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Bird in the Bush

IMG_4535The sagebrush is singing a golden song today as we creep towards the chukar, urging Cedar along. I am aching deep in my chest, a hollow feeling—I want so badly for him to find this bird, to lock up when he hits the scent—but the lessens while I listen to the sweet hymn that rises as we walk, each step stirring up the quiet harmonies of a world grateful for the bright mid-winter light. He is excited, looking back at all of us, a crowd for what we hope will be his first point. His little spotted body quivers in anticipation of something he doesn’t understand yet, his wee snout tests the air. We walk him out a little farther, bring him a little closer to where we think the bird is. Mt. Hood looms over us, a deep, resonating bass line to the many melodies weaving their way through the valley floor—and then, the music stops. Cedar smells it, suddenly, his head whipping to the left. He is confident, sucking down scent in ways that we cannot imagine, as he heads for the bird in the bush. The whole world goes still, waiting—until he freezes, drops his shoulder, locks his body with unerring tenacity at that chukar, and what feels like all of creation erupts back into joyful noise. My bird dog’s gonna hunt.

Later, on the drive home, my Dad will say it gave him chills, and I’ll admit that I teared up, and my Uncle will even go so far as to say that it was pretty cool. I am proud to have witnessed that moment, when my puppy—that little life that I have been responsible for nurturing—found his place amid the grand order of things. He was born knowing bird, hardwired for one smell, and it was on this golden-song day that he was celebrated for it.

We cheer as he holds his point—good boy, good boy, Cedar!—and then I creep up behind him, forcing the bird to flush. The sudden burst of energy, all those feathers in motion, surprise him and he startles, looking back at us for affirmation. That’s such a good boy, Cedar. Such a good boy. We are ebullient, the sky cheers too, we are all so happy to be here and witnessing this soul-stirring moment.

One puppy’s success does not define the rest of the bird-hunting day for the three big shorthairs waiting in the truck (we couldn’t let them steal his thunder), so we keep moving. The big dogs are rambunctious and rowdy, they know what’s out there and what’s to come. They are eagerly anticipating that smell—that most satisfying of all stinks in the world—and they are none too patient in the car. We release the hounds, Darren takes Cedar further away from the guns, and the rest of us head up the road to see what else we can find.

We are walking towards Mt. Hood now, a little chaotic as a group—I walk next to my Dad, Michael out to our right, and my Uncle to the left. The dogs are running wild, free of the truck and eager to burn some of that excess energy that built up while Cedar was discovering his reason to be. A small price to pay. We fan out over the sagebrush, get lost in the rippling shades of sun that the light breeze is turning the grass to, and watch the dogs. I am always too eager, they say—I want my gun (the Verona, you know her) on my shoulder while I’m creeping up behind the dog. Patience, then action, that’s the key. Remi is holding a stiff point, and I move slow, getting conflicting directions from my Dad and Uncle. Then the bird flushes and instincts take over, a magnificent rooster hanging—suspended for a heartbeat—against the backdrop of Mt. Hood rising up to meet the sky, Mt. Jefferson and Adams close behind, and then the drop when my aim is true.IMG_4598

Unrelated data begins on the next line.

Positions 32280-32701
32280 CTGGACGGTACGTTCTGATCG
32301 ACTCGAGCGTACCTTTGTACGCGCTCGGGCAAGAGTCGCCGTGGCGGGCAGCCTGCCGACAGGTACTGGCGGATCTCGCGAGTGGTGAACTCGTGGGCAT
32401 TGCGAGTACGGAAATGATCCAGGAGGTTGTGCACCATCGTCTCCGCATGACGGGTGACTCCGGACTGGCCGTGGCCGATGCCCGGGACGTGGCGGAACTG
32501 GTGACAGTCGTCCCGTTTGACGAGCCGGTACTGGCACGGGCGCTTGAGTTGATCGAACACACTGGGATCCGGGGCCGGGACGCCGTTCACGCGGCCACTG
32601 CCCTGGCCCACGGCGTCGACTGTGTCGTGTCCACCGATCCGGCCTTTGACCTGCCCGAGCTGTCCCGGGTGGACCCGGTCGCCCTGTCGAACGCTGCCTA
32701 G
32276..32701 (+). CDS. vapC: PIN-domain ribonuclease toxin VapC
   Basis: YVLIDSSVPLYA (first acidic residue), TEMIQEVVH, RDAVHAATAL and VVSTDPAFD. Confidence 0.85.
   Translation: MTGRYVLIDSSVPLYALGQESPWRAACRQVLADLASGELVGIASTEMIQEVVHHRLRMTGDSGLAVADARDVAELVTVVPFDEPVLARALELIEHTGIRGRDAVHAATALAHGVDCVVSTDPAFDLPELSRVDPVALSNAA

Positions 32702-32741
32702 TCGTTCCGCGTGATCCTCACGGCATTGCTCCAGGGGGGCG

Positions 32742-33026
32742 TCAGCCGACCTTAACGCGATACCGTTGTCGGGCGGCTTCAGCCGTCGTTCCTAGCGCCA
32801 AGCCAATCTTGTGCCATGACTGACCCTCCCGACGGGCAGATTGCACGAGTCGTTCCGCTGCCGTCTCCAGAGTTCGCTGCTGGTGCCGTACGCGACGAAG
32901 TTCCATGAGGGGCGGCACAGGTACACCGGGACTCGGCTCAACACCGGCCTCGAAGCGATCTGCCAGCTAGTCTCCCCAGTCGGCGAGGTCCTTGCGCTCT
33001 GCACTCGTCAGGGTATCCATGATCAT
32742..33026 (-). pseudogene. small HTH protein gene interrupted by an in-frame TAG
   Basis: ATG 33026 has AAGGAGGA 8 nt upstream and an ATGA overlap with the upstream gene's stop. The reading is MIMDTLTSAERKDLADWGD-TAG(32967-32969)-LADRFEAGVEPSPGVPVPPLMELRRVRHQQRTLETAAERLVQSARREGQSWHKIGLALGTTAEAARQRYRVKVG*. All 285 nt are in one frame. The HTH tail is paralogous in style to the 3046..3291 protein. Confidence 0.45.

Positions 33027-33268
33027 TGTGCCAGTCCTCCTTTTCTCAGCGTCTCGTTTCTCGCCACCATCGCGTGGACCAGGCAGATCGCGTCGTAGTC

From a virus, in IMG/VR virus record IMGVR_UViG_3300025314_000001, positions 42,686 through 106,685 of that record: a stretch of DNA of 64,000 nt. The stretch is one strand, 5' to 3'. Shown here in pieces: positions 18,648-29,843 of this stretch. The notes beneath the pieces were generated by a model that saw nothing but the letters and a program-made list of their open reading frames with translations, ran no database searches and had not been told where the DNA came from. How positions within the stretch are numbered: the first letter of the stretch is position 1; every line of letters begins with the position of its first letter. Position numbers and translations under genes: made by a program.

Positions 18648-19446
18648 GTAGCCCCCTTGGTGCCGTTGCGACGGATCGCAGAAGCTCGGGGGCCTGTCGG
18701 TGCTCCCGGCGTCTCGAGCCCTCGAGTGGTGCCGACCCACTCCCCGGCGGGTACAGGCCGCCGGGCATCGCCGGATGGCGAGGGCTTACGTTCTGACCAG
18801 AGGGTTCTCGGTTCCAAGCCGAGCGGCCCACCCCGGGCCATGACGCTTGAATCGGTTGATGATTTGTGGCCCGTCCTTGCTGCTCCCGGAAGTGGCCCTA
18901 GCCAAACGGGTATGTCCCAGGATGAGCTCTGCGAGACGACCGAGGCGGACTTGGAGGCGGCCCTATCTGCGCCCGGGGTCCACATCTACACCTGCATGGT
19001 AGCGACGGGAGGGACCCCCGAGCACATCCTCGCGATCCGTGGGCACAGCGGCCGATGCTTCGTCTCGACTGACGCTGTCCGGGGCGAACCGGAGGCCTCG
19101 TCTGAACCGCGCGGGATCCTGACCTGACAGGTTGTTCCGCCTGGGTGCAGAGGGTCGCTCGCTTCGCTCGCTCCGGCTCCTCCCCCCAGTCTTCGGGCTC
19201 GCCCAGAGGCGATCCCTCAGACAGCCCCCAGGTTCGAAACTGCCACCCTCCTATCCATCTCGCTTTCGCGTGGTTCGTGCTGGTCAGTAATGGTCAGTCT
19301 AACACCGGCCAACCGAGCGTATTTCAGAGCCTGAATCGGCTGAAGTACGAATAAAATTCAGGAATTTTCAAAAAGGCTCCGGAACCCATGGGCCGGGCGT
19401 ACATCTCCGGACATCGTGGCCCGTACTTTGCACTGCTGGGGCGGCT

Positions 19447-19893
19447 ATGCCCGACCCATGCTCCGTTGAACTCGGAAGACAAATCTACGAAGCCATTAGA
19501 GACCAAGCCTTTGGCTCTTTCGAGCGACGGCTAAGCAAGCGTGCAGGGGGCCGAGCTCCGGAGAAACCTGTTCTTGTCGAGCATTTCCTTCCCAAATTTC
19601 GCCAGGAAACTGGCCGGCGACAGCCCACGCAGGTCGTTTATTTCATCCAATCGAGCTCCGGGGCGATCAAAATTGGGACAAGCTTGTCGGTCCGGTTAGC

Hank brings the bird back, beady black eye now shut, feathers no less shiny for death. The gentle weight of the bird settles into Michael’s vest, one scaly foot still lightly clawing the tan of the canvas. The dogs nose the back of the vest as if to ensure the bird is really there—that it all worked as it should—then they move on, a job still out there to do.IMG_4562IMG_4551

All day—from sun-up to sundown, it is surreally beautiful, a privilege to be where we are. Do you know that feeling, to look around and see people you love in a place you feel lucky to be in, doing a job you feel proud of, connected to a universe larger than yourself—do you know that feeling? All day—even when it’s a cluster and the dogs are chasing a pheasant through seven-foot tall reeds and no one can get a shot off, even when we hit the dirt so Michael can shoot over us, even when Remi gets heat-sick—I feel so content.

And all day I go back to that little puppy, how proud I am of him, and how excited I am for us to learn and grow up a little (maybe a lot) together. He points again and again, incorrigible when it comes to smell, he comes back with a face full of feathers from a different fallen bird, he whines whenever the big dogs get too far away. By the end of the day he’s out with us, fine with the noise of the guns. His velvet ears fly above the sagebrush—sometimes the only visible part of him—as he bounds through, still too small to even get close to seeing over it. Everything in this light is magic, the camaraderie palpable and the pride overwhelming, all of us a part of one timeless tune.

Darren and Michael a shot they shouldn’t have and go off in hot pursuit of the bird, unwilling to admit defeat. Or unwilling to endure the taunting that’s sure to follow a performance like that, which they might still deserve. All three big dogs follow them, afraid to be left out, while my Dad and I sit on a rise over the creek, watching their progress. Cedar takes one look and instead seeks the shade my back is making, one quick sniff to the wind and then he flops to the ground, asleep before he can catch himself.